• The heroic journalism of the Boston Globe in exposing pedophilia enabled by the Catholic Church was the focus of last year’s Oscar-winning Spotlight. Now the paper has trained its attention on New England preparatory schools, where some allegations of misconduct date back a half-century or more. Its survey of the claims is penetrating and comprehensive: Nearly seventy such schools have faced complaints of sexual harassment or abuse in the last twenty-five years, with accusations lodged by two hundred alleged victims. And we have no reason to believe that the exploitation is limited to private schools; as a 2004 literature synthesis undertaken by the Department of Education makes clear, sexual misconduct plagues schools across the country and in every sector.
  • At one point, forty-four states were affiliated with one of the two next-generation testing consortia (PARCC and Smarter Balanced) that arose with the widespread adoption of the Common Core. This spring, just twenty-one of those states will be administering the tests. Chalkbeat has published a thorough account of the political machinations that overtook the assessments, as well as the efforts of legislators to pull away from them. In dozens of states, what followed was chaos. Curricular experts were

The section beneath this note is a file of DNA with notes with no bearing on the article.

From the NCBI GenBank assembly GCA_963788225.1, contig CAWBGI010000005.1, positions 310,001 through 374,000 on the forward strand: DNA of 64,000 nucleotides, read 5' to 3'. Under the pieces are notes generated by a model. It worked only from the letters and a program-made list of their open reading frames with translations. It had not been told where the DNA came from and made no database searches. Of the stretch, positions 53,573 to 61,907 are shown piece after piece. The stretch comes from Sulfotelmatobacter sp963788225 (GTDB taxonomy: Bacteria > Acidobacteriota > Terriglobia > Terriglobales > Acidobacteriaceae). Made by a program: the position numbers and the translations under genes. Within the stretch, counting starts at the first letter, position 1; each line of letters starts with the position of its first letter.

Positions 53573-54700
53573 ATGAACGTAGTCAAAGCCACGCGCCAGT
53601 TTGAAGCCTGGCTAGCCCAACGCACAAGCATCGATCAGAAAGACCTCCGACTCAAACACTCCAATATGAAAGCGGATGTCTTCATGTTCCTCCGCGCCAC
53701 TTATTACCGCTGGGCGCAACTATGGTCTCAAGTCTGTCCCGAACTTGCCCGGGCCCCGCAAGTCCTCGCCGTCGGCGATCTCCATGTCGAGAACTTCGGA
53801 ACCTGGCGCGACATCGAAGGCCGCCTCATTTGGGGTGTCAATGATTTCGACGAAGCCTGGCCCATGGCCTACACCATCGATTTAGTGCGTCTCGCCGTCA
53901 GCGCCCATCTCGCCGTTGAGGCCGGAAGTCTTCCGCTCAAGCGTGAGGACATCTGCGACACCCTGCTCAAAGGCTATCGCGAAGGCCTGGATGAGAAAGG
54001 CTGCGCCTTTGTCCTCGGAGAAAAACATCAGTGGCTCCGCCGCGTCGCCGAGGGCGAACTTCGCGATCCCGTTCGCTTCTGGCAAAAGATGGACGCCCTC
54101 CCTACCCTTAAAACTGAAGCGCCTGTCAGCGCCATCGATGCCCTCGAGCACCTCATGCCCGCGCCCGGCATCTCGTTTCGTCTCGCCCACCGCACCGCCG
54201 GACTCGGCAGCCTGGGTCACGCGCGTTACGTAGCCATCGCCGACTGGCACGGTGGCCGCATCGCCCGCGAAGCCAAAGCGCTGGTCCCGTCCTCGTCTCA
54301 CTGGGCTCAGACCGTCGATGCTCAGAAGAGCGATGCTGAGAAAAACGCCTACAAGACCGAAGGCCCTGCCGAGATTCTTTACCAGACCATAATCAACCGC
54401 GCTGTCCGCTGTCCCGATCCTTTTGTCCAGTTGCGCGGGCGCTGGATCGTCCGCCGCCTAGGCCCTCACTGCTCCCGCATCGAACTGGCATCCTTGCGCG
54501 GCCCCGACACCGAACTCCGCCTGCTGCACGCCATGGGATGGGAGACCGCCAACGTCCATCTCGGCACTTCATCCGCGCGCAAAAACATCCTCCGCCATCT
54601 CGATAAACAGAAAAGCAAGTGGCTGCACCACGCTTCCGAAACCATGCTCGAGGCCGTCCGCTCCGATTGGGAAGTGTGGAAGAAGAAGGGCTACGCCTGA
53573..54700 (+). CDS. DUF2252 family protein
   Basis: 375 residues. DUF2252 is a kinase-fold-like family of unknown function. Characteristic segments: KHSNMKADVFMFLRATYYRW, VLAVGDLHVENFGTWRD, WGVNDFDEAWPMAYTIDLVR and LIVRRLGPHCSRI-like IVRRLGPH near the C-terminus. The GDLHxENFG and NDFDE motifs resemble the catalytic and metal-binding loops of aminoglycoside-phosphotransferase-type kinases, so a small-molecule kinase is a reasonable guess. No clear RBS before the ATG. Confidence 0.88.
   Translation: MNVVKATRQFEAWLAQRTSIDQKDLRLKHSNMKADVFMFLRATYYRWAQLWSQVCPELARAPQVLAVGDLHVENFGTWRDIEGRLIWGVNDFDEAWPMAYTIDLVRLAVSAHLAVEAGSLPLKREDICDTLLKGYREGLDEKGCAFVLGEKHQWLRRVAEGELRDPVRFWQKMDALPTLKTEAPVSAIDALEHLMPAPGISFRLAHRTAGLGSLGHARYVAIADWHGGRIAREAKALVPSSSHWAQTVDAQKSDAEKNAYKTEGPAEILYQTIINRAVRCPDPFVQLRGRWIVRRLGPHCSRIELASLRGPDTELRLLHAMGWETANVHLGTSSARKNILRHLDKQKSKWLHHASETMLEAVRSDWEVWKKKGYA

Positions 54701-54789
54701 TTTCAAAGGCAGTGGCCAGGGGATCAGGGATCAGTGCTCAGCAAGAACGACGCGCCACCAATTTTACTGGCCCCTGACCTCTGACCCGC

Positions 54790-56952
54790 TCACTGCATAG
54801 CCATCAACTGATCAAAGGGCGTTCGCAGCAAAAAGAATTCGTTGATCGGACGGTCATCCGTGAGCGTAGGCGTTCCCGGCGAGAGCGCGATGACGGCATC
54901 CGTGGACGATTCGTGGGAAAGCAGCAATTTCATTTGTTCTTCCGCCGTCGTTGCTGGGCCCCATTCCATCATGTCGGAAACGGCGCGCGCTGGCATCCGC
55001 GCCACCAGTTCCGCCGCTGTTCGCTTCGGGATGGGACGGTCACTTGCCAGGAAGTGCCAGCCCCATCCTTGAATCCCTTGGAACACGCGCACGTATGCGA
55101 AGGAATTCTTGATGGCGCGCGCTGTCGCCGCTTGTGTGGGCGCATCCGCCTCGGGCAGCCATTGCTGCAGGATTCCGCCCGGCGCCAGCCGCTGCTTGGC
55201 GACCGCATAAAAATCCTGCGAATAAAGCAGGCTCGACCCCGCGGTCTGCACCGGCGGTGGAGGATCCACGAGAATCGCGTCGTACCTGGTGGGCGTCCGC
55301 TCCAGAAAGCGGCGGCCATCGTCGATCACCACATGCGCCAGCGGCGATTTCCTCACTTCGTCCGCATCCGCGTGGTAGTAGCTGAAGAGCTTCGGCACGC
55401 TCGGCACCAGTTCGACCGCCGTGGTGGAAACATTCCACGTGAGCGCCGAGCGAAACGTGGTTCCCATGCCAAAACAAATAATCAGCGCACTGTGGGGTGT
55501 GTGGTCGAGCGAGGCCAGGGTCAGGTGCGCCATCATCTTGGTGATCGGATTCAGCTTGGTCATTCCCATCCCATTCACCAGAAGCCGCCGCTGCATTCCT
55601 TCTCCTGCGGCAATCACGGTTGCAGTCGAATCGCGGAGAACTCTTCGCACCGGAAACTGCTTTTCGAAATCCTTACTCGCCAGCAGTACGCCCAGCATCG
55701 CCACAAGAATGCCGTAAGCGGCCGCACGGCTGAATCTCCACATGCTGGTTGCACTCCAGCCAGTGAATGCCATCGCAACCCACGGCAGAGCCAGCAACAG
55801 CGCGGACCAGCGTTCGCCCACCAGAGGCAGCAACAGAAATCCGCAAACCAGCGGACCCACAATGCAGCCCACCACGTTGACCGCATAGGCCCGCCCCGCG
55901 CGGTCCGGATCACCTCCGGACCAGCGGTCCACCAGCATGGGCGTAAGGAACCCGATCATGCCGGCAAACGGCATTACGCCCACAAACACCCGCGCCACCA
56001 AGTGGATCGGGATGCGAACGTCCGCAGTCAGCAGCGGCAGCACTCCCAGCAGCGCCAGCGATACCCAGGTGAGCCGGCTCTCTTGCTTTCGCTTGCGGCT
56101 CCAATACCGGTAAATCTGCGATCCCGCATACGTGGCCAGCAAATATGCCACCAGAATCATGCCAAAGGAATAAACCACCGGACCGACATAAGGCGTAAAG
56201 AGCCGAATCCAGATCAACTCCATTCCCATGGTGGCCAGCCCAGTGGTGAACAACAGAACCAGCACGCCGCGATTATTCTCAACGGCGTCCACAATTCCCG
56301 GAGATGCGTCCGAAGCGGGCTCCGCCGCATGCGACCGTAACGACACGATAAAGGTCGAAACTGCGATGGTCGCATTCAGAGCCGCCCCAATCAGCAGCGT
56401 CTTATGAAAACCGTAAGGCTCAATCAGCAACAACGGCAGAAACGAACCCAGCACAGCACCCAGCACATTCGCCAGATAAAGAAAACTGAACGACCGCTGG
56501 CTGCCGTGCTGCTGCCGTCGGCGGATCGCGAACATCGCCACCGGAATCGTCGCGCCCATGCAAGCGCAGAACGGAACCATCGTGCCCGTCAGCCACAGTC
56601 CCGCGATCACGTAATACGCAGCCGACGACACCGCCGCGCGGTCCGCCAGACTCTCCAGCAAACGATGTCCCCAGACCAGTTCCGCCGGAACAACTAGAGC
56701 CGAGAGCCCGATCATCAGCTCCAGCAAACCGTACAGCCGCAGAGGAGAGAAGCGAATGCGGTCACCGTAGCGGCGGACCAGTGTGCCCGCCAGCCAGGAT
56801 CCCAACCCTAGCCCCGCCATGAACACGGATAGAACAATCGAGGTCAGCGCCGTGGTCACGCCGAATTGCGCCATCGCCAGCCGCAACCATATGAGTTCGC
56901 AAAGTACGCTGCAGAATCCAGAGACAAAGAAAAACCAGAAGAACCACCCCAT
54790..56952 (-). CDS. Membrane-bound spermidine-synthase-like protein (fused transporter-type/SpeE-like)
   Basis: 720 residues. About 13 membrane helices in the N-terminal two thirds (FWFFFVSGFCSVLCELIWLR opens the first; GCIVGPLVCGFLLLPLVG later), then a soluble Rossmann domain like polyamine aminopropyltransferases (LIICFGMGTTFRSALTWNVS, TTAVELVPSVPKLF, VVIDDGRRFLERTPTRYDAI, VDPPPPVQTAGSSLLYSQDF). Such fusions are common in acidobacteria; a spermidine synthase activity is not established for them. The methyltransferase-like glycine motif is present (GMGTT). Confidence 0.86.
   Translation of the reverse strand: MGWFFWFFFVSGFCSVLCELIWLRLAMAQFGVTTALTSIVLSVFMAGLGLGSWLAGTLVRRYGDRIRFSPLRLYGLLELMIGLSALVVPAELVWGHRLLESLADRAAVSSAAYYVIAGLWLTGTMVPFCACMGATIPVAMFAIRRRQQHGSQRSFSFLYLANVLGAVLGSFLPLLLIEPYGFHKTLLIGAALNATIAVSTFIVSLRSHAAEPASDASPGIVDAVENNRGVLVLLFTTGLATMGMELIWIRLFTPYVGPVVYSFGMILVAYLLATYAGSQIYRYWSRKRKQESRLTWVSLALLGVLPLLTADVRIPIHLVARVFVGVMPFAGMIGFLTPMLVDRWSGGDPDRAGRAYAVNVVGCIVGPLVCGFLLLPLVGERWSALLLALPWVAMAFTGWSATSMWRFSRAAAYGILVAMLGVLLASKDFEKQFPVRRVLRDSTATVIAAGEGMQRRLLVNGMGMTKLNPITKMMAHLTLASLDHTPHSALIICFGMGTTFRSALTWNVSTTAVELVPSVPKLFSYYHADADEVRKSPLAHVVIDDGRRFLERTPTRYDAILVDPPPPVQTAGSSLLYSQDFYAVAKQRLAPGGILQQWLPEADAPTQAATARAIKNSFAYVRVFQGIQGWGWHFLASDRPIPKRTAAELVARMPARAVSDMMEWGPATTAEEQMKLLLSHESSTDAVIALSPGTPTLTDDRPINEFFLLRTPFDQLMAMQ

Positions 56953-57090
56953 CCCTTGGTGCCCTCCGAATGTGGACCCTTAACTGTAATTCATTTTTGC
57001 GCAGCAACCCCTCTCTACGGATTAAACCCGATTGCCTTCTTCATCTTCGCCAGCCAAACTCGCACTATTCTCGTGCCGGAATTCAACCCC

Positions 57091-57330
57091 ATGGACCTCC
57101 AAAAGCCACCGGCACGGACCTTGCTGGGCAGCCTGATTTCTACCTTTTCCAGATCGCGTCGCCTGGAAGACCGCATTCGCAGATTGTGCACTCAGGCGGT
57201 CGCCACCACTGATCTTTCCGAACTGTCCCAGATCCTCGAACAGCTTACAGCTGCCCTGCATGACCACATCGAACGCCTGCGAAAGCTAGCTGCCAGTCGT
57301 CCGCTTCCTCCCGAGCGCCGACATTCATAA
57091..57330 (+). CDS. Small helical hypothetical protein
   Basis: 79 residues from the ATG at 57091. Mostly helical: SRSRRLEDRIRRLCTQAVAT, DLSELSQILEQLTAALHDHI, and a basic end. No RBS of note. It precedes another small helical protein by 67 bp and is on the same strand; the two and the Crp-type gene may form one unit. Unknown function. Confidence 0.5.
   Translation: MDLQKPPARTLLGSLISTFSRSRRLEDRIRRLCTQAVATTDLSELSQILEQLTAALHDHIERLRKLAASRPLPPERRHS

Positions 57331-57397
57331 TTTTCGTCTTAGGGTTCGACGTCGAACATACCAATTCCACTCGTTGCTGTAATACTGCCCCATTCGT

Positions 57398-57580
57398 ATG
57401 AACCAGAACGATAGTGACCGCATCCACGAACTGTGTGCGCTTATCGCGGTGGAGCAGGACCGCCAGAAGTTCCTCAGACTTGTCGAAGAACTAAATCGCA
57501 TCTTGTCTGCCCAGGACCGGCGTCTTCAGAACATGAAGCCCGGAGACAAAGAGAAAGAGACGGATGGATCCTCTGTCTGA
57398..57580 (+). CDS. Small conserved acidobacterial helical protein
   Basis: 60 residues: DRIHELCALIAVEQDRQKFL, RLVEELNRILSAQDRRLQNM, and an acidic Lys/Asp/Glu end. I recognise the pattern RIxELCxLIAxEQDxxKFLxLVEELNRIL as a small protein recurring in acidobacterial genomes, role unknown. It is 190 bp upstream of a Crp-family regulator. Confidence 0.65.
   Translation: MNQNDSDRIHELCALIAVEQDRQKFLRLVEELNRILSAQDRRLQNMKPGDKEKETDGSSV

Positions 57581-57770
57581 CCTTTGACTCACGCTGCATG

• ...

Editor's note: This post is the second in an ongoing discussion between Fordham's Mike Petrilli and the University of Arkansas's Jay Greene that seeks to answer this question: Are math and reading test results strong enough indicators of school quality that regulators can rely on them to determine which schools should be closed and which should be expanded—even if parental demand is inconsistent with test results? The first entry can be found here.